But only three brands that I’ve used had options to import the number to the pump – the Animas Ping, the Omnipod (of course, because of the PDM) and the Medtronic series pumps (Revel, 530G, 630G and most currently, 670G).
I loved the convenience, don’t get me wrong. It’s super nice and easy to just test your BG and the reading either be used right away on the handheld device of the PDM or the Animas Ping, or to have it beamed directly to the pump using the connected Bayer Contour LINK meter. It helped take the guesswork out of the number and cut down on manual entry errors. However, when the Accu-Chek® Guide became available in the US, two big things convinced me to use it rather than the connected meter for my pump.
First, when the Accu-Chek Guide became available, of course, being the diabetes tech nerd that I am, I wanted to give it a try. Not only did it come with a no-spill strip pack and a lighted test strip port (VERY important for nighttime testing), but it also boasts the highest accuracy rating of all meters on the market. Of course, this had me intrigued. I’ve always loved testing which meter was accurate for me, not what the reports say.
So, I gave it a whirl and for me, using the meter for at least three months and checking my usual amount, my A1c was spot on with my 90-day average (I generally check 4-8 times per day), so that was enough to convince me. That, and a few days of testing my BG 3 times in a row for a single result, and seeing that with each test, the value didn’t vary much from one to another, sealed the deal for me.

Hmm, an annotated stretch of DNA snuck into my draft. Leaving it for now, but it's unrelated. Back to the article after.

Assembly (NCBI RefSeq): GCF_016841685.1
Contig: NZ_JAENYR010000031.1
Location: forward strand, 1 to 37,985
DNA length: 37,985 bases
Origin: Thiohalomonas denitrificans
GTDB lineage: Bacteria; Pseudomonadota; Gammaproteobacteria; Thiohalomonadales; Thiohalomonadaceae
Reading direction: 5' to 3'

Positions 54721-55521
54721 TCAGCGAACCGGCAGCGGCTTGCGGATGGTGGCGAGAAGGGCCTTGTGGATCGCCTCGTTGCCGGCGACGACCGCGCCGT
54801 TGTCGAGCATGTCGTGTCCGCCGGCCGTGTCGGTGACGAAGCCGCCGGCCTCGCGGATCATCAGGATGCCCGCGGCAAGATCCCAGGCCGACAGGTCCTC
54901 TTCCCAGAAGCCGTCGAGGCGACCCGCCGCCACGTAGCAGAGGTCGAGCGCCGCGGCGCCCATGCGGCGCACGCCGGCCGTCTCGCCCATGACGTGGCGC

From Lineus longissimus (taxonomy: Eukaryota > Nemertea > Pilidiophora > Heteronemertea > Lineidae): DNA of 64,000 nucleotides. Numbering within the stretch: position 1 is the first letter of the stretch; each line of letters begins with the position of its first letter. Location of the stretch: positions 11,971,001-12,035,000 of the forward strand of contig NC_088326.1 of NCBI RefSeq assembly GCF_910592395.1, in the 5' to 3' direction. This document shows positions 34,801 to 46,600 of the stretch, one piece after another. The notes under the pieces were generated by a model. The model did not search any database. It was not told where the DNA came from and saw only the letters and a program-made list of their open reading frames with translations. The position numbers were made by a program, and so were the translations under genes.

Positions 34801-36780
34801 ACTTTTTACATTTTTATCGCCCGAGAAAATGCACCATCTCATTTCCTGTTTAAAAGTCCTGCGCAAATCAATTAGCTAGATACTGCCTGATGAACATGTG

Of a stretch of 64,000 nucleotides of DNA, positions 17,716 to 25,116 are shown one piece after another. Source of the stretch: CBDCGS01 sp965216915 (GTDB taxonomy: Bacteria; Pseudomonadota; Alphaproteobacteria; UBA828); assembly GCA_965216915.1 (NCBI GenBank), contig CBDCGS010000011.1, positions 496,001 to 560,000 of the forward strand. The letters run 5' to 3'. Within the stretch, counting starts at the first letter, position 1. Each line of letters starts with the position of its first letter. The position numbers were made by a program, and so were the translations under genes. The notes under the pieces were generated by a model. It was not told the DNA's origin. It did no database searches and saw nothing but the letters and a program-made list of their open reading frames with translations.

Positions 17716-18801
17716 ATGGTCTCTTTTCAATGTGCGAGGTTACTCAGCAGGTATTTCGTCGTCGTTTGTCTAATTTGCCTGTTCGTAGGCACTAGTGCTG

Second, when mySugr first launched the Accu-Chek Guide pairing ability in the US, I was so excited. I’ve always been a terrible person at manually logging my data, and having it automatically import to my logbook would be so very cool! “But you have a pump!”, you might say, and that’s true, I do. However, when I’m having a rough couple of days, I’m quite lazy and I don’t want to take the time to sit down and upload my pump to analyze a few days worth of data.
With the connection of the Accu-Chek Guide meter to my phone, I can test, and right away my data is on my app. Either I can add more data to it (tags, carbs, insulin, etc.), or I can just leave it be. Tapping the app notification opens a new record screen automatically, so it’s super easy just to add a few data points, save, and go on about my day.
And, when I need to take a peek into problem spots, I find that looking over my logbook, right there in my hand, can help me see the cause right away — things like too many carbs for the last several days or over treating lows are usually my top two culprits. Other things like stress or sickness can affect it as well, so seeing those tags along with my BG helps me know what was going on instead of relying on my memory to fill in the blanks of a pump upload.
The ease that comes along with just having the thought cross my mind and immediately looking through my logbook to see trends (especially on the PDF reports) is personally worth the tradeoff of using the Accu-Chek Guide that’s connected to my phone instead of the meter connected to my pump.
Plus, watching my estimated A1c update and track with each blood sugar upload? That’s pretty darn cool.